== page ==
CET 258 Statics with Calculus


Campus Location:
Georgetown, Stanton
Effective Date:
2018-52
Prerequisite:
MAT 281, PHY 281 or concurrent
Co-Requisites:

none

Course Credits and Hours:
3.00 credits
3.00 lecture hours/week
1.00 lab hours/week
Course Description:

This course covers particles, rigid bodies, trusses, frames, and machines. Students study rigid objects that are either at rest or move with a constant velocity and that are subject to forces. Topics include calculating forces acting on and within such objects to understand their behavior and to inform their design.

Required Text(s):

Obtain current textbook information by viewing the campus bookstore online or visit a campus bookstore. Check your course schedule for the course number and section.

Additional Materials:

None

Schedule Type:
Classroom Course
Disclaimer:

None

Core Course Performance Objectives (CCPOs):
  1. Identify, formulate, and solve problems in statics of particles, and two- and three-dimensional rigid bodies. (CCC 1, 2, 3, 4, 5, 6; PGC: CET 1, 2, 4; CTO 1, 2, 3)
  2. Identify the properties of force vectors, and distinguish between the concepts and contrasts of center of gravity versus distributed loads, internal versus external loads, and tension versus compression loads. (CCC 1, 2, 3, 4, 5, 6; PGC: CET 1, 2, 4; CTO 1, 2, 3)
  3. Calculate moment loads, coupled loads, and replace single forces with a force and a couple. (CCC 1, 2, 3, 4, 5, 6; PGC: CET 1, 2, 4; CTO 1, 2, 3)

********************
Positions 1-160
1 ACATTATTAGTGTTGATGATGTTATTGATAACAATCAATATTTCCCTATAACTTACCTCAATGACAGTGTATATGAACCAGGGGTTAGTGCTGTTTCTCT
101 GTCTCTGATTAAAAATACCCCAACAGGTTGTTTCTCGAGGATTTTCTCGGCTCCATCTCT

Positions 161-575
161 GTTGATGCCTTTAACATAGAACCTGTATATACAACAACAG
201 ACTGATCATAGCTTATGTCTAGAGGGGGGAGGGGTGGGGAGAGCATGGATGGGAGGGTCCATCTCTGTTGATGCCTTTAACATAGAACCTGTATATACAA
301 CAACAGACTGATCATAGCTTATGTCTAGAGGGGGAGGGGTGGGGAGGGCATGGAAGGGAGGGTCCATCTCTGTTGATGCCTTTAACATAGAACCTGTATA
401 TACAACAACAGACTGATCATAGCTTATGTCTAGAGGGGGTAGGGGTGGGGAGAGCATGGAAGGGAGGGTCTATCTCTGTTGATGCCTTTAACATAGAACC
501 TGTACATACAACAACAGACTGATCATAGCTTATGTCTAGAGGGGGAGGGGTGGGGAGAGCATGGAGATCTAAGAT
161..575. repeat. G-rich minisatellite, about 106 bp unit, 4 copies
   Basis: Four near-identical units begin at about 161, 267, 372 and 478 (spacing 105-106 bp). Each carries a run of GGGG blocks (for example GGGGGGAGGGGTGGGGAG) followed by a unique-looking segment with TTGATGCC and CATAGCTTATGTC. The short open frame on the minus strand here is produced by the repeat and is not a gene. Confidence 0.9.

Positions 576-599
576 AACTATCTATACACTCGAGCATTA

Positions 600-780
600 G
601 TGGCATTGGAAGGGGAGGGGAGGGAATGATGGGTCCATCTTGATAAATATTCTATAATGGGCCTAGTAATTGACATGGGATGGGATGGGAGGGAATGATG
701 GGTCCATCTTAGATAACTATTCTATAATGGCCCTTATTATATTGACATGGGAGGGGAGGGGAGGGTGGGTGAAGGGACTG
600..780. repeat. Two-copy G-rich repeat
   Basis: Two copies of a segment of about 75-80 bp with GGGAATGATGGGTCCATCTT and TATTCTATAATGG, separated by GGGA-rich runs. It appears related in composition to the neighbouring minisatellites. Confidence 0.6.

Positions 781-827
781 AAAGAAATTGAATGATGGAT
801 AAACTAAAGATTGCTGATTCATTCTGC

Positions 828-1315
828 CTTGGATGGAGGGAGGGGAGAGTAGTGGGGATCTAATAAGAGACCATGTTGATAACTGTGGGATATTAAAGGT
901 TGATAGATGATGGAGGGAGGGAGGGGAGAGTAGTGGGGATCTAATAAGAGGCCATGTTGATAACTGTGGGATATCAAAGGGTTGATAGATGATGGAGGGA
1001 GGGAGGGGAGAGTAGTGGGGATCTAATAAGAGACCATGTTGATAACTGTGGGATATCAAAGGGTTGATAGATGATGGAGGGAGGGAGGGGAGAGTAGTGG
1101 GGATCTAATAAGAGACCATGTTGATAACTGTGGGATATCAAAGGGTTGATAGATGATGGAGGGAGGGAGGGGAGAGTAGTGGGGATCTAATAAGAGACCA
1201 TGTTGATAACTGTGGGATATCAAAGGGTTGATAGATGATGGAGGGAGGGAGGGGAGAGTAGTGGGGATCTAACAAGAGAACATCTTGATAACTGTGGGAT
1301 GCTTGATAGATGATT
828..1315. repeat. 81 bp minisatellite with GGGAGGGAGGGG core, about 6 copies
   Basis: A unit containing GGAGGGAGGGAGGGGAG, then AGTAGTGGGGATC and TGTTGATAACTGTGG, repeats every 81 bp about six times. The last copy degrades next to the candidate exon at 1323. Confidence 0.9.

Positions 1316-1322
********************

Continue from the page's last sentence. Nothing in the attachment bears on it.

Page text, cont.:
4. Draw complex free body diagrams, determine support reactions on static structures, and differentiate between planar versus co-planar forces and concentrated versus distributed loads. (CCC 1, 2, 3, 4, 5, 6; PGC: CET 1, 2, 3, 4; CTO 1, 2, 3)
  5. Identify and analyze zero-force/2-force truss members, and determine the resultant forces acting on trusses using both the methods of joints and methods of sections.  (CCC 1, 2, 3, 4, 5, 6; PGC: CET 1, 2, 3, 4; CTO 1, 2, 3)
  6. Calculate the centroids of both simple and complex structures.  (CCC 1, 2, 3, 4, 5, 6; PGC: CET 1, 2, 3, 4; CTO 1, 2, 3)
  7. Calculate the moment-of-inertia for both simple and composite areas, and calculate the radius of gyration for an irregular area. (CCC 1, 2, 3, 4, 5, 6; PGC: CET 1, 2, 3, 4; CTO 1, 2, 3)